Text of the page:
New research suggests the Northeastern coast of the United States could be struck by more frequent and more powerful hurricanes in the future due to shifting weather patterns caused by manmade industrial emissions.

A new collaborative study, led by researchers at Durham University, UK, and The University of New Mexico and published in the journal Scientific Reports and titled "Persistent northward North Atlantic tropical cyclone track migration over the past five centuries," found hurricanes have gradually moved north from the western Caribbean towards North America over the past several hundred years,

The researchers, including co-authors Lisa and James Baldini from Durham University and Professors Yemane Asmerom and Keith Prufer from UNM, suggest the change in the hurricane track is caused by the expansion of atmospheric circulation belts driven by increasing carbon dioxide emissions.

Major cities along the Northeast coast could come under increased threat from these severe storms and need to be better prepared for their potential impact, the researchers said.

The researchers reconstructed hurricane rainfall for the western Caribbean dating back 450 years by analyzing the chemical composition of a stalagmite collected from Yok Balum a cave in southern Belize, Central America.

They found that the average number of hurricanes at the Belize site decreased during that time. When combined with other data from places such as Bermuda and Florida, this information showed that hurricanes were moving north rather than decreasing in total number across the North Atlantic. 

Although natural warming over the centuries has had some impact on shifting hurricane tracks, the researchers found a marked decrease in hurricane activity in the western Caribbean coinciding with the late 19th Century industrial boom associated with increasing carbon dioxide and sulphate aerosol emissions into the atmosphere.

The researchers said that cooling of the Northern Hemisphere due to increased industrial aerosol emissions should have pushed the hurricane tracks southward since Industrialization.

The researchers reconstructed hurricane rainfall for the western Caribbean
dating back 450 years to develop a hurricane track map.

“We are able to show changing storm trajectories that correlate with anthropogenic influences on climate systems since the industrial revolution,” said Asmerom, a professor in UNM’s Department of Earth and Planetary Sciences. “This is facilitated by two important analytical aspects of the project: the development of a proxy for tropical cyclone (hurricane) events in the past using very high resolution carbon and oxygen isotope records, matched by few other such records derived from a tropical stalagmite and the incredibly precise age model.”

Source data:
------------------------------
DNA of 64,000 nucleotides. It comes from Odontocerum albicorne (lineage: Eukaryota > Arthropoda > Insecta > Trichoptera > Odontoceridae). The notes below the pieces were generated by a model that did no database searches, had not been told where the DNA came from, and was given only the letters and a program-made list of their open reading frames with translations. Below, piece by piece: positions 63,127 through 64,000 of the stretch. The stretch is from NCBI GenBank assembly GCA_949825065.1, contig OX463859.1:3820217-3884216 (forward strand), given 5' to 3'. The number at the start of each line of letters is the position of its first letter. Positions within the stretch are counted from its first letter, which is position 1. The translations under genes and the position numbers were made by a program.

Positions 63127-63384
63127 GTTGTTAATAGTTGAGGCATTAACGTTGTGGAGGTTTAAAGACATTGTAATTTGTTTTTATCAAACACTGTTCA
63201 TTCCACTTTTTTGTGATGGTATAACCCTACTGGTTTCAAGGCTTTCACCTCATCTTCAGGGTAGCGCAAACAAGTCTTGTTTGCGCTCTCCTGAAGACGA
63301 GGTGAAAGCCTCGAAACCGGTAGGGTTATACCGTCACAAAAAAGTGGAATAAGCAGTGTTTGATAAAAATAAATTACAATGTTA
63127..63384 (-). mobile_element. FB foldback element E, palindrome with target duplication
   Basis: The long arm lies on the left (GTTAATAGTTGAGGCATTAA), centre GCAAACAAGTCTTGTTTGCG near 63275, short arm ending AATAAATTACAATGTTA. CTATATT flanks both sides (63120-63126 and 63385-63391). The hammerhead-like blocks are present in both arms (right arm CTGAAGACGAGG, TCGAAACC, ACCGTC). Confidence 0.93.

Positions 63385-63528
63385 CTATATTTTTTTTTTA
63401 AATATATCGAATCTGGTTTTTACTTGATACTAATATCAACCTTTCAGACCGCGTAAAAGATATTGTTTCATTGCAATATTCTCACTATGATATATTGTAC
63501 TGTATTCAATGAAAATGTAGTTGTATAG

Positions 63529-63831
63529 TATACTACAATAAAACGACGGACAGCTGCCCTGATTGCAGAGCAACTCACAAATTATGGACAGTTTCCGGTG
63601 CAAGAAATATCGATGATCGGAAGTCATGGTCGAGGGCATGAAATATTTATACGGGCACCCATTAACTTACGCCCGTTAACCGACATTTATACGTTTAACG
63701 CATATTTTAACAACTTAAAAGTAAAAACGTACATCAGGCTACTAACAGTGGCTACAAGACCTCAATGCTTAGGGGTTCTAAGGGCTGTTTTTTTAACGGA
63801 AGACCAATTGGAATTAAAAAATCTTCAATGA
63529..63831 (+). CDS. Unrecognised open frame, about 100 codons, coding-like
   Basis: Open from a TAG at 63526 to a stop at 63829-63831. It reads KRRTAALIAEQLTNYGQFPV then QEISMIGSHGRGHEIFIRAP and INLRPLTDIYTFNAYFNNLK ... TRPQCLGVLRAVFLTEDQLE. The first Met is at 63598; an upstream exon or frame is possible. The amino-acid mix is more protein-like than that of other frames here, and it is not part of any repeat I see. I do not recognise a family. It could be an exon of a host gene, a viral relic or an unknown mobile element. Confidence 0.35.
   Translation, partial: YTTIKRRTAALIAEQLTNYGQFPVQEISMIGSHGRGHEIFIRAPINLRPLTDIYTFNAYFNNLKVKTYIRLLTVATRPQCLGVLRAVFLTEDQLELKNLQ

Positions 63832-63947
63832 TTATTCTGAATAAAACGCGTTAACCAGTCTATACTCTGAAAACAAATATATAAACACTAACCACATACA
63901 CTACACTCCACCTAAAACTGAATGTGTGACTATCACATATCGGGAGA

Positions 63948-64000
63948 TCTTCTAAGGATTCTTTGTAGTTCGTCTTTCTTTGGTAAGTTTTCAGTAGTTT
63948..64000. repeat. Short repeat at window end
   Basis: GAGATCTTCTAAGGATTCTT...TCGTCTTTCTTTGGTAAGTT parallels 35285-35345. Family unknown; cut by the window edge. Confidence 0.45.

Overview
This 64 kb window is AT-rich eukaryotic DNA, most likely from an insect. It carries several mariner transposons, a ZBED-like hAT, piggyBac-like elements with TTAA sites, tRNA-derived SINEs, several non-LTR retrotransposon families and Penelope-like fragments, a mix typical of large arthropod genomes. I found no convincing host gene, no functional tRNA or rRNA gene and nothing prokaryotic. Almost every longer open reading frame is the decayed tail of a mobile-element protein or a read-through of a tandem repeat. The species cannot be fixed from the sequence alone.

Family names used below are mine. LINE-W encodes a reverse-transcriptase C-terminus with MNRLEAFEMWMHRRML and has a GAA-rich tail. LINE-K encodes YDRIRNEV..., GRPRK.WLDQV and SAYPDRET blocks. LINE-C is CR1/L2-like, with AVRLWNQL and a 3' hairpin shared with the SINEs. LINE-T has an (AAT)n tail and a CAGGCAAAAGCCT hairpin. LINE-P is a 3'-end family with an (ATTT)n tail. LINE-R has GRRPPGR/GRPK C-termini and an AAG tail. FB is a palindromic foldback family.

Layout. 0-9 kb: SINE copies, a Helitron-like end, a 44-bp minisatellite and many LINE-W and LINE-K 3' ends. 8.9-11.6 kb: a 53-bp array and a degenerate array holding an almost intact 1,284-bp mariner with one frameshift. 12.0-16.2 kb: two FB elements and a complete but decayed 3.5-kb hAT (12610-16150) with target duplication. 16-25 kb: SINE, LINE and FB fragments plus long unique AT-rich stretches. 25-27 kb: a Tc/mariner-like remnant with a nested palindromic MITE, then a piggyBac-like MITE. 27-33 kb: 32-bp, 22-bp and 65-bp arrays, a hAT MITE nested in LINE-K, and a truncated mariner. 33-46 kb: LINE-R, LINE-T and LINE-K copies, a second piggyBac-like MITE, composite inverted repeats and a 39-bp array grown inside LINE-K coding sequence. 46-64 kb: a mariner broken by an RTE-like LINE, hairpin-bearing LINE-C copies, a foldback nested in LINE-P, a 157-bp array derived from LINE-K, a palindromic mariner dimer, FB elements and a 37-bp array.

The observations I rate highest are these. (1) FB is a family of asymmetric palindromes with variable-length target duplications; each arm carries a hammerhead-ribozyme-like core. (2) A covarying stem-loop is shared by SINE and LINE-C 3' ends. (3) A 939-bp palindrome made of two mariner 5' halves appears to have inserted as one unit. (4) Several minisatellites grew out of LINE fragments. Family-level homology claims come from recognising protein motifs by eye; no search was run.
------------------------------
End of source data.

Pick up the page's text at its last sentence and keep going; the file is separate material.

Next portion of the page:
Asmerom and Research Scientist Victor Polyak developed the age model at UNM, with assistance from graduate student Valorie Aquino for the international and interdisciplinary research program at Yok Balum cave, initiated and coordinated by Prufer for more than a decade.

They added that rising amounts of atmospheric carbon dioxide had overridden this effect by expanding the Hadley cell - a pattern of circulating air in the Earth’s tropical belt - pushing hurricane tracks further north, away from the western Caribbean towards the Northeastern USA.

This suggests that from the late 19th Century manmade emissions have become the main driver behind shifting hurricane tracks by altering the position of global weather systems. If future carbon dioxide and industrial aerosol emissions trends continue as expected, hurricanes could shift even further northward, exacerbating the risk to the Northeast U.S. coast.

In 2012, Hurricane Sandy struck the Caribbean and much of the eastern seaboard of the United States, stretching as far north as Canada. At least 233 people died as a result of the storm.

“Our research shows that the hurricane risk to the Northeastern coast of the United States is increasing as hurricanes track further north,” said lead author Lisa Baldini, Department of Geography, Durham University. “Since the 19th Century this shift was largely driven by man-made emissions and if emissions continue as expected this will result in more frequent and powerful storms.”

UNM Professor Keith Prufer has led an international and interdisciplinary research program
at Yok Balum cave for more than a decade.

The research was funded by the European Research Council; the National Science Foundation; the Alphawood Foundation; the Schweizer National Fund, Sinergia; and the Inter-American Institute for Global Change Research.

“This is the third major story to come from our highly collaborative research at Yok Balum cave, where I have held a research permit for over a decade,” said Prufer, a professor in UNM’s Anthropology Department.

The first was an archaeological paper looking at the role of climate change in the development and disintegration of the great Maya cities of the Classic Period (400 BC – 1100 AD), published in Science (2012).  The second examined the role of sulfite emissions from volcanoes (pre-industrial) and then industrialization (throughout the 20th century) as contributing to distinct drying trends in part of Central America influenced by the Inter Tropical Convergence Zone (ITCZ), published in Nature Geoscience (2015).  

“All of these papers illustrate the real value and contributions of collaborative research focusing on human-environmental dynamics, and relevance of this work to both understanding human adaptation in the past and ways to predict how humans may respond to some of the challenges we face in the present and future,” said Prufer.

“Projects from these collaborations have resulted in major research funding here in the US and Europe with very highly visible papers,” added Asmerom.